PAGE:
Results: The digestive carriage rate of ESBL producing enterobacteriacae among professionals of three slaughterhouses of Lomé was 80% (n=48/60). Escherichia coli was the main bacteria 78.2% (n = 43/55) followed by Klebsiella pneumoniae 16.4% (n = 9/55) and Enterobacter cloacae 5.4% (n = 3/55). The antibiotic profile of ESBL producing enterobacteriacae showed resistance to Amoxycillin + Clavulanic Acid (26%), Ticarcillin + Clavulanic Acid (86%), Piperacillin + Tazobactam (14%), Cefoxitin (7%) Ciprofloxacin (63%), Levofloxacin (49%), Nalidixic Acid (42%), Chloramphenicol (33%), Gentamicin (21%), Sulfamethoxazole-Trimetoprim (93%). These bacteria were 100% sensitive to Imipenem, Ertapenem, Amikacin and Fosfomycin.

Conclusion: This study revealed a very high carriage rate of ESBL producing Enterobacteriacae among Slaughterhouse Workers in Lomé. It confirmed the major potential role of the agri-food chains in the spread of ESBL producing bacteria in the Community.

Open Access Original Research Article

Myco-deterioration of Smoke-Dried African Catfish (Clarias gariepinus) Stored at Ambient Temperature

Moses A. Abiala, Abiola M. Okusanya, Afolake A. Olanbiwoninu, Opeyemi A. Abiala, Francis H. Ibadin

Microbiology Research Journal International, Page 42-52
DOI: 10.9734/mrji/2020/v30i1130282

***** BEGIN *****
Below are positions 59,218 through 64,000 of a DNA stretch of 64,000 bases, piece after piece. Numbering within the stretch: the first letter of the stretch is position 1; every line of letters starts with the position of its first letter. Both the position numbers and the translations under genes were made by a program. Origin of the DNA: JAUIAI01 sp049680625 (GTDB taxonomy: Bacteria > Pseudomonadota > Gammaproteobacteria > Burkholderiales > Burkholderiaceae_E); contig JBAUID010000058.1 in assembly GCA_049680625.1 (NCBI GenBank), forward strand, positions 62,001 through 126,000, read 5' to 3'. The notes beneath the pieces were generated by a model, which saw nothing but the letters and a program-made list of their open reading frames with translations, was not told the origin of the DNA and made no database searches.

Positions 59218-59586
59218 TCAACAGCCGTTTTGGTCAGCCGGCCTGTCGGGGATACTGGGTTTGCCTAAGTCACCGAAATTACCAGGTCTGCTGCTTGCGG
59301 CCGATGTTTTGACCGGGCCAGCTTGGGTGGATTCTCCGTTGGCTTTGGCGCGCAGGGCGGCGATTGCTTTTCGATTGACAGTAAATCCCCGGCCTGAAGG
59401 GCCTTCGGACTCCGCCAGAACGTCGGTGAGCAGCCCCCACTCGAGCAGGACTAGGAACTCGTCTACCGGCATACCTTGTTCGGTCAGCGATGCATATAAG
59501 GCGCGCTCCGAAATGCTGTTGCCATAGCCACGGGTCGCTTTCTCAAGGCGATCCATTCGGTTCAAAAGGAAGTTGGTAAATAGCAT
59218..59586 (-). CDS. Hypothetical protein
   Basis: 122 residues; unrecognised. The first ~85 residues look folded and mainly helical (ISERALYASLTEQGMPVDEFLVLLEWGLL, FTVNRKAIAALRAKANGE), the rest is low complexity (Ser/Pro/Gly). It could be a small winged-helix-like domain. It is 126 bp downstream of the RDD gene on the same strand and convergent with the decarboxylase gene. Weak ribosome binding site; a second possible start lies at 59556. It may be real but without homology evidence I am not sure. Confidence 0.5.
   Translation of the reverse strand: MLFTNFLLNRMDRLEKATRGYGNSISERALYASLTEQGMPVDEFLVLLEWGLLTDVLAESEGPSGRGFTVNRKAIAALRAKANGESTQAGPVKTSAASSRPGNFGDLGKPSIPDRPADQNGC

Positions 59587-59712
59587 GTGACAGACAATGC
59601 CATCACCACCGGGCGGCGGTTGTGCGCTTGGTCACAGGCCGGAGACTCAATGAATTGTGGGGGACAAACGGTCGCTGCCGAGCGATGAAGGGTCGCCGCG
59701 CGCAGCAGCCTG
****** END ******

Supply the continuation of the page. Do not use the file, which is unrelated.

The current study was carried out on moulds associated with sequential deterioration of smoke-dried Clarias gariepinus stored at ambient temperature. Samples of smoke-dried catfish were obtained from street shops, commercial vendors and as well as from neighbouring rural markets where large percentage of population used to buy for consumption. Mould infestation, nutritional composition, pH and moisture content were determined in parallel at week 0, 3 and 6. Results of the study pointed that mould load increased with storage period and ranged from 2.00 x 102 to 11.31 x 102 cfu/g. The associated moulds were identified as Aspergillus flavus, A. versicolor, A. niger, A. fumigatus, Fusarium solani, Penicillium species and Mucor species.  As the storage duration advances at the ambient temperature, the associated moulds maintained sequential succession in the smoke-dried catfish. Specifically, A. flavus and A. versicolor succeeded A. niger and A. fumigatus till week 3, and A. flavus activated the succession till week 6. Unfortunately, apart from Penicillium commune that joined the activities of P. crysogenum at week 6, other moulds were not succeeded. The crude fat, fibre, protein and ash content decreased while the moisture content of the smoke-dried catfish gradually increased. Slightly acidic to neutral pH was maintained throughout the period of storage. Our study therefore revealed that sequential myco-deterioration of smoke-dried catfish is possible when stored for long period at ambient temperature.